Of course, there are grounds for alert. Stationed here at my terminal, with everyone's avatars turning green, I watch perplexed as the feeds roll by, as the live blogs update and as the conjecture continues. The role of social media once more is highlighted, with Twitter as much as source of news from the ground as it is rumour.
From solidarity actions such as green colouring of profile pictures, to endless email petitions, to falsification of location (switching to 'Tehran' on Twitter supposedly dilutes dissidents), all allow a distant engagement and a sating of the political urge. Does participation through these networks make us more engaged or less engaged? Are these conversations influential? International news agendas have changed, certainly. Grassroots activism continues on the streets.
Judiciousness however must be not be forgotten, especially as the elitism of technologies holds strong. Perhaps 10,000 people inside Iran have Twitter accounts (source). Some claim only 100 of them are 'active'. The suggestion is that these would be people with access to internet-ready phones. Perhaps fifteen percent of the world has access to the internet (source). There are large leaps of numbers, sender to receiver, broadcast to ear.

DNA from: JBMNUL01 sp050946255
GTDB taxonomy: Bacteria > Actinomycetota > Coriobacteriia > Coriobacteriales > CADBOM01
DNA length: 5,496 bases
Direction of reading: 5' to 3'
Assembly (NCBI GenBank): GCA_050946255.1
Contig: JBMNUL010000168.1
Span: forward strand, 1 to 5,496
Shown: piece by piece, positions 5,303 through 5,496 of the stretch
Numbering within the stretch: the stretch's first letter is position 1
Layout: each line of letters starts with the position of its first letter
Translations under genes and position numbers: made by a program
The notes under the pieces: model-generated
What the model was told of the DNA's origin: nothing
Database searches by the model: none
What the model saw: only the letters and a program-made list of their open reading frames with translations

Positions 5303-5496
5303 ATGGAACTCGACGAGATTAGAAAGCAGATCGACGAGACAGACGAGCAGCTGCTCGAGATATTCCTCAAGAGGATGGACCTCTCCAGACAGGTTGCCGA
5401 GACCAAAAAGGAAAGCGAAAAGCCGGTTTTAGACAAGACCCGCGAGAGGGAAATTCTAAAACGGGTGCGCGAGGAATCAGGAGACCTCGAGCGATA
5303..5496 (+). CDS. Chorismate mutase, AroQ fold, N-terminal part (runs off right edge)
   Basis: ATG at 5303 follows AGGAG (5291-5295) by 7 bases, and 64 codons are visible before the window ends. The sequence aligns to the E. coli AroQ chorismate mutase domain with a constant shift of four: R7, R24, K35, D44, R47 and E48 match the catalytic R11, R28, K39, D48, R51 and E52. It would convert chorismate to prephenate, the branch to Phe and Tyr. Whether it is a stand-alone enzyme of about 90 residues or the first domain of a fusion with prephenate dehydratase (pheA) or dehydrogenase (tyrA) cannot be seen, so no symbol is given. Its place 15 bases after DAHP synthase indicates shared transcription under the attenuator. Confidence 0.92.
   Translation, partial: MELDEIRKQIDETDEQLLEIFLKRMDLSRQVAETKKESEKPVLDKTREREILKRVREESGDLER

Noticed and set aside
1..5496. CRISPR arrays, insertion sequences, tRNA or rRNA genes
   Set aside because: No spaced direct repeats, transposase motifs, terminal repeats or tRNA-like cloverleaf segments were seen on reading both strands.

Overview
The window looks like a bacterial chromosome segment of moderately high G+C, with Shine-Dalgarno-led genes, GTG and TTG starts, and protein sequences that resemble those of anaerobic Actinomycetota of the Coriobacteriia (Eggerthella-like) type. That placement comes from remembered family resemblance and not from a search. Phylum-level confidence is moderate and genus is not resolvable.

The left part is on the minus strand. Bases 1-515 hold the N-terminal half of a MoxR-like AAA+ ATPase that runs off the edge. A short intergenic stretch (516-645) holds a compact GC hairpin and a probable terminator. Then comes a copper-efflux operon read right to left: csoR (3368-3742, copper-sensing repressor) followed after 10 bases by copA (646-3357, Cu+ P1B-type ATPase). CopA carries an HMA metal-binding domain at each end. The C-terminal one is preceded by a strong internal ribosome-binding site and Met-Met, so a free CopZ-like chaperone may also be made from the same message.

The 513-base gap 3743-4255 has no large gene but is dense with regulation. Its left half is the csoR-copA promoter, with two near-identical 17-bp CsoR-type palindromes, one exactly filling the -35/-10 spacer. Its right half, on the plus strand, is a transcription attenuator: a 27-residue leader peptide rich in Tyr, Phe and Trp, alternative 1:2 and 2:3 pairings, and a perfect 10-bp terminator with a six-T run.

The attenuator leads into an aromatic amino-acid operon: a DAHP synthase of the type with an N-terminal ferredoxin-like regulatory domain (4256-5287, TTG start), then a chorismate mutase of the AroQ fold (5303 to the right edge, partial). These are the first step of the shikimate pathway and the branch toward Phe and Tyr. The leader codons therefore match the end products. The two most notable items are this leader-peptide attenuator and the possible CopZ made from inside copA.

This pointless posturing is not to suggest of definite untruths, but merely to caution that the potential for exponentialism, the potential for events to bear one load or another in the eyes of the world, is not reduced by 'eyewitness' accounts. One hundred unverified sources to feed some billions of people is not necessarily open news. Any right-minded individual is suspicious of a news media, should be alert to bias. That should not be forfeit now in the face of a new mode of delivery. Trusted sources remain trusted sources - this rapid growth in social media should not affect our jurisprudence. To this end, the role of networks such as Global Voices is of utmost importance.